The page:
Action dolls not yet dismembered lay across the playroom floor.
Each new toy was still unbroken, yet the child still was pokin'
And the only word there spoken was the whining more, "S'more.
"This he whispered then his sister murmured back the word, "S'more."
Only this they did implore.

Then the silly, sad, incessant clangor of the season's presents
Chilled me - filled me with fantastic terrors never felt before;
So that now to still the beating of my heart I stood repeating,
"Darling children, I am pleading, let's return some to the store--
Darling children, I'm entreating, let us give some to the poor."
Still they said, "We want s'more."

"You still want more?" I blurted feeling slightly dizzy, my head reeling,
"Get thee back into the playroom where your playthings line the floor!
Go before I need to yank you! Go before I want to spank you!
Leave my kitchen and I'll thank you not to ask for any more.
Take thy sighs from out my sight and thy form from off my door!"
Quoth the child, "I want more."

And the child, so demanding, still is standing, still is standing
Near a portion of my pantry just beside the kitchen door;
And his eyes have all the seeming of a demon's that is dreaming
Sights of toys and trinkets gleaming on the shelves of every store.
Unaffected with respect to his demands for even more,
Quoth I, the mother, "Never more!"

Last but not least, if you're in the New York area, check out Newsday tomorrow (Sunday). There's supposed to be a pretty cool article about a certain minivan-driving suburban PTA mom who also happens to be an author.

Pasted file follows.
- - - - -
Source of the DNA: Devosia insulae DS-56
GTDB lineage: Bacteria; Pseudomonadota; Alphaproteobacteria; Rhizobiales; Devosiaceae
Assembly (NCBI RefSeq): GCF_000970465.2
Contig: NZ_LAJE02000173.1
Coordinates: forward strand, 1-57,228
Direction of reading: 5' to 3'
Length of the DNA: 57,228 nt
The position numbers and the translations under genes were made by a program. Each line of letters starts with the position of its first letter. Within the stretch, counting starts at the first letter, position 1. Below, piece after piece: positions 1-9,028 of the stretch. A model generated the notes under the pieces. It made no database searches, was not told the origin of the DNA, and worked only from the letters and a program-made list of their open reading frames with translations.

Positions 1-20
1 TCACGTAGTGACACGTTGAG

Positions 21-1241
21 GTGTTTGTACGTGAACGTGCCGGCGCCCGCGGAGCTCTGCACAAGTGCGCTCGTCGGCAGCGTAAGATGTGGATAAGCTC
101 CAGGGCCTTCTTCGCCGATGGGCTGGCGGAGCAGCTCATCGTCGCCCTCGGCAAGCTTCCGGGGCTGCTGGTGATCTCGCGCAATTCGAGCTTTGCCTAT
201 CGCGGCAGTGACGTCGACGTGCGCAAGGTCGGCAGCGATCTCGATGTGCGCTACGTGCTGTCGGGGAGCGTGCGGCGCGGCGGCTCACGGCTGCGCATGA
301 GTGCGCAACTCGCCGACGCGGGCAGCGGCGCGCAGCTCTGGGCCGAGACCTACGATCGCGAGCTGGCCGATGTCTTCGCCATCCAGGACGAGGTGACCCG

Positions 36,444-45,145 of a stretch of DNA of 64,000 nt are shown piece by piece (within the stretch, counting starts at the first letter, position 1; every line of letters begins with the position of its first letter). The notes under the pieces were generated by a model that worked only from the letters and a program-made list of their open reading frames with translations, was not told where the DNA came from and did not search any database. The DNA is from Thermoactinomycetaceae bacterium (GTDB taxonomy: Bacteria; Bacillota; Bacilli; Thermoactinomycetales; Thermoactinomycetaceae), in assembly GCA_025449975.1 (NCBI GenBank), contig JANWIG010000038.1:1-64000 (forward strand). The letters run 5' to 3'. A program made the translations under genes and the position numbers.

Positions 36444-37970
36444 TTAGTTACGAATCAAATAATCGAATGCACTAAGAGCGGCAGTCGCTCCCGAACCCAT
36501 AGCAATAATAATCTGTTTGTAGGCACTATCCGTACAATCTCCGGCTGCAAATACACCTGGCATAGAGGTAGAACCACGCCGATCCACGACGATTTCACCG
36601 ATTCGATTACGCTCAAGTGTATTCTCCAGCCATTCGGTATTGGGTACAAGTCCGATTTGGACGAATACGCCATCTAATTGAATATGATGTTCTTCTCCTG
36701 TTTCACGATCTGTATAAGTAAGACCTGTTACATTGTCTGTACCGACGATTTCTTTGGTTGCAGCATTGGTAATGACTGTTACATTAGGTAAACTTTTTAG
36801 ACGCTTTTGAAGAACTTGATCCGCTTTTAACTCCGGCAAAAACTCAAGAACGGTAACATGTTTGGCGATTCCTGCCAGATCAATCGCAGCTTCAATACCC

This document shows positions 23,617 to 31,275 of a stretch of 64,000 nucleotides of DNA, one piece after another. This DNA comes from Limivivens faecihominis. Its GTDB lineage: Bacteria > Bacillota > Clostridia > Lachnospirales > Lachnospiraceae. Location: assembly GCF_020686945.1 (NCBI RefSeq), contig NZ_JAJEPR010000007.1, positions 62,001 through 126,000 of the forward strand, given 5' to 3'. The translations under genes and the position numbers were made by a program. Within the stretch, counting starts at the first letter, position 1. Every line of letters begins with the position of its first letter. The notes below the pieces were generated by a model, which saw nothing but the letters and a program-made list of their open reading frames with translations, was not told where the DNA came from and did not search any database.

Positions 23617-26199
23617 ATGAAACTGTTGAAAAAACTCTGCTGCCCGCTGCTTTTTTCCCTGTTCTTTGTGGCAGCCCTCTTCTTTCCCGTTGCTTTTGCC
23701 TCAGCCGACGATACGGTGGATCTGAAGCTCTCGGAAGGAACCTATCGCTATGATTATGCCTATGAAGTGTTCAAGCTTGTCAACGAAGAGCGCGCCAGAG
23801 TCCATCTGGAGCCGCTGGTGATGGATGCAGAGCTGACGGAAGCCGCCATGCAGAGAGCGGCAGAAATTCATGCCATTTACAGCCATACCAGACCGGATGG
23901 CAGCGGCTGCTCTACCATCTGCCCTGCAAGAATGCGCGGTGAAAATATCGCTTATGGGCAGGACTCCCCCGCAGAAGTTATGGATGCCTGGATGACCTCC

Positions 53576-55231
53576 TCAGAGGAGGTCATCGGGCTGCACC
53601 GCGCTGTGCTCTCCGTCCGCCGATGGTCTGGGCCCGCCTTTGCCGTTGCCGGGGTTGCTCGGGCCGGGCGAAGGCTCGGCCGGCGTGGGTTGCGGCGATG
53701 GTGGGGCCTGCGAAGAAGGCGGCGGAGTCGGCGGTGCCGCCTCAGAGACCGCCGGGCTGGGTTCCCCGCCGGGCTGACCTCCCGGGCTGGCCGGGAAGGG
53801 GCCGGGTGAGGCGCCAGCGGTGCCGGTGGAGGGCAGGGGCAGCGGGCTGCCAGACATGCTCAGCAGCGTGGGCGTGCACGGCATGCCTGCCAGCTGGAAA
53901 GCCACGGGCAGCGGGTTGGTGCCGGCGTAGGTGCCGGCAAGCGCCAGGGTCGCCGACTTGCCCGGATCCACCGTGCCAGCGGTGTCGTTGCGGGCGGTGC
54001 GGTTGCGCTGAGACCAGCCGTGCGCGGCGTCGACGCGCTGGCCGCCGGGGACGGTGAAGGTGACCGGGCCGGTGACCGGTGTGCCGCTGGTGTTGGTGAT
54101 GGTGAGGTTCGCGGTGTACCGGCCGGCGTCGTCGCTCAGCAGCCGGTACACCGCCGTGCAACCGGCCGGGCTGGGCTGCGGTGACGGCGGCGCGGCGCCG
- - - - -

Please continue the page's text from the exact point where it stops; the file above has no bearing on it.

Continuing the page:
Thursday, December 07, 2006

The Amazing John Edward

I wish I had more time to blog about this, because last night's event was spectacular. Alas, I've got about 10 phone calls to make, 20 emails to return, 40 pounds of laundry to fold, several dinners to cook and THE PHONE DOES NOT STOP RINGING.

Anyway, we didn't hear from my mother-in-law or my friend Fern, but it was an extraordinary experience. I had always assumed that John Edward's TV show, Crossing Over, only showed his very best readings, but every single one he did last night was astoundingly accurate and detailed. It. blew. my. mind. If you ever get a chance to see this guy, do it.

In addition to being so accurate, he's also incredibly funny and sarcastic and entertaining. And of course, the show is also poignant because there are so many people who are dealing with grief.

One very tiny example of the kind of thing that happened over and over throughout the show ...

Before he began, John explained that if he's doing a reading of one person, he'll likely get information that pertains to people sitting near that person, only he doesn't necessarily know the information is for someone else. So he was talking to a woman and kept saying over and over again that he's getting a message from a woman who passed about the number three, but "one is different--three, but one is different." He said it could possibly be three siblings and one is different in some way, possibly gender or something else. Then he named the departed woman and three people in back of the person he was speaking to stood. They said that was their departed mother. John asked, "Does 'three but one is different' mean something to you?" One of the women got so hysterical she couldn't speak, but finally said she was given up for adoption at a year old and only just found her brother and sister a few months ago. The brother and sister were raised by the biological mother--she was the only one who had been given up. Flipped out, huh?